The last one in Iron Galaxy's fucking carnival of amusements is Videoball. There is a lot to distinguish it. But I need to get something vital out of the way first: it is made by Tim Rogers, who is my Satan.
I was drawn to the screen of his game, like a moth, inexorably drawn to that which moths crave above all else. Some moth thing, who knows what it could be. But I began to get the sense early on in my conversation with one of the creators that it was Tim Rogers, just that sorta tingle you get, that "Oh shit, Jesus Christ, this is Tim Fucking Rogers, isn't it" sorta vibe. He suggested during this conversation that based on my writing, he always sorta thought we'd get along. Because I have a condition that makes me unable to say the good thing, the proper thing, which has made life in the Age Of The Personal Brand an unending nightmare, I said, "Your writing makes me want to fight you in a bar."
So you might think that this is was an inauspicious pairing. But here's the thing that makes my Rogers Policy so complex: when it comes to his own games, I love his instincts. If he was just whoever he is and then he was just wrong, I would never feel the thorn jostle in the wound. But he's got it. Whatever is required to do this thing, this impossible thing, he's got it.
The other games I have mentioned all leverage pixel art. I love how each has done so, I have no beef with artists. They have all committed to their own take on it. Videoball trades on the double reverse irony so core to its creator, the demon womb Tim Ass Rogers. It has as its thesis that the elemental, one button gameplay on offer would have been all clean vectors, if our forebears could have done so. So there isn't a pixel to be seen anywhere. It's all eternal shapes. I can see them now.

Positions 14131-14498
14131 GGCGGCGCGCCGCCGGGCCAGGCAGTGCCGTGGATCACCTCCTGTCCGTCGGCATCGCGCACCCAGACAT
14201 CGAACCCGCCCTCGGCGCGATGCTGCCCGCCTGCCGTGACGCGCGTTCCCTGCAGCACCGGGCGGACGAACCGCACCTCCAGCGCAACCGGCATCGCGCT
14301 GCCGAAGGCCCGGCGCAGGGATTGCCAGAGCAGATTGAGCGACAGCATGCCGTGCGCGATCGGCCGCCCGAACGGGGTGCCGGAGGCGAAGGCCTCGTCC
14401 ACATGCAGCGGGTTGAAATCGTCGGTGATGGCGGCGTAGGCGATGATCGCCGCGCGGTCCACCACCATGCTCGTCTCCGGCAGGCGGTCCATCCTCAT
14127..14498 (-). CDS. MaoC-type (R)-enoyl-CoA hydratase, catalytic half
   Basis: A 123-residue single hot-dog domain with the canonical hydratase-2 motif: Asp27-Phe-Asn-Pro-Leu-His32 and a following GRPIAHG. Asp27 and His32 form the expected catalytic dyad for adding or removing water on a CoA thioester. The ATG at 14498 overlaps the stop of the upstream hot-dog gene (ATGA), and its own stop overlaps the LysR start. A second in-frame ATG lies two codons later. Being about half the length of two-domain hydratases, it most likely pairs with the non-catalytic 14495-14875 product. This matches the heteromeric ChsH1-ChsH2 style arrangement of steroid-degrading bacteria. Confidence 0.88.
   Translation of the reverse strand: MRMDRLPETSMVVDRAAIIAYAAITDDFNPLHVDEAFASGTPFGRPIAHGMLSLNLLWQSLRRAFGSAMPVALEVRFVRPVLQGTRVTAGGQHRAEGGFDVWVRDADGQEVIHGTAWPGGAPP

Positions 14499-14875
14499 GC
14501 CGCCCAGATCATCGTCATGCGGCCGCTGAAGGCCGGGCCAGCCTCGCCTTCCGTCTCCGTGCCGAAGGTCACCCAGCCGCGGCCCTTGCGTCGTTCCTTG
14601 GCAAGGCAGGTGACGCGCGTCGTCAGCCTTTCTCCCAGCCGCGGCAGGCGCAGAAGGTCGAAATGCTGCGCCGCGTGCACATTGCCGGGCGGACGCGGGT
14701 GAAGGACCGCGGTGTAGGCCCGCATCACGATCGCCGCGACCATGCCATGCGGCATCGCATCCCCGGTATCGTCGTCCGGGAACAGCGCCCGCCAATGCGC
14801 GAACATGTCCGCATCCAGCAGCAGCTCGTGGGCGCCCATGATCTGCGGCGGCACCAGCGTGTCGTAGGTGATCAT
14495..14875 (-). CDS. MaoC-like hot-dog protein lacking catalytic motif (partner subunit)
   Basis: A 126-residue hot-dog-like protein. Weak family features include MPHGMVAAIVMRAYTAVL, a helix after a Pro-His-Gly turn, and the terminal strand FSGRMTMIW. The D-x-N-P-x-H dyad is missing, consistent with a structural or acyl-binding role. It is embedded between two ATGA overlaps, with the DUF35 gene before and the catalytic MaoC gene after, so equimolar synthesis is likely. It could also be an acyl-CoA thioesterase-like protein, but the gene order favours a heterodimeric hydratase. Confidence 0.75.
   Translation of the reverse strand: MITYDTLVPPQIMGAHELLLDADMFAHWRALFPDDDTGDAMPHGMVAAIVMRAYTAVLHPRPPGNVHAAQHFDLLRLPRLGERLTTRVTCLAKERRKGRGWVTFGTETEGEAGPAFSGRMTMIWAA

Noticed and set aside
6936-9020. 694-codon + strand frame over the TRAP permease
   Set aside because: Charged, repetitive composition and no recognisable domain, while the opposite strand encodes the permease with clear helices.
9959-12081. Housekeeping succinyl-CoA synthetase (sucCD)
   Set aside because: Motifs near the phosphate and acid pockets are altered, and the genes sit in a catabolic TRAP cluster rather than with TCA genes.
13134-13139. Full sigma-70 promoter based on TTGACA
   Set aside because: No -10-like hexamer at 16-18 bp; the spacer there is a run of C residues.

The gameplay can take many forms; it reminds me of how you could flip various switches on an old Atari and apply various mods to the rules. Maybe each team has two goals. Maybe there's terrain. Maybe there's, like, five different balls. At its root: imagine that every player is one of the triangle ships from Asteroids, except instead of shooting damage, you shoot force. Got it? It's soccer, played with Asteroids ships. There are four levels of charge on the fire button, which is the only button. The first three are levels of force, and the fourth one actually creates a square you can set up in front of the goal if you want. You could set it up somewhere else, but the goal isn't a bad place. Now: these interactions very legible, which is vital for something in this continuum. You have to know what's happening, and it doesn't take long to get there. You'll know the "rules" by the end of the first game, and then you'll want to play with them. For example, touching the ball (or getting hit with it) essentially stuns the player. So the ball is also terrain that can be used against opponents. What I like about sports "games" is that they are functionally speaking wargames. They are about position and tactics. This is a real-time, tactical wargame. Fuck this fucking guy.
So, Tim Rogers. I live every moment of my life in repudiation of his. I don't want him to be right about anything. But he's right about this.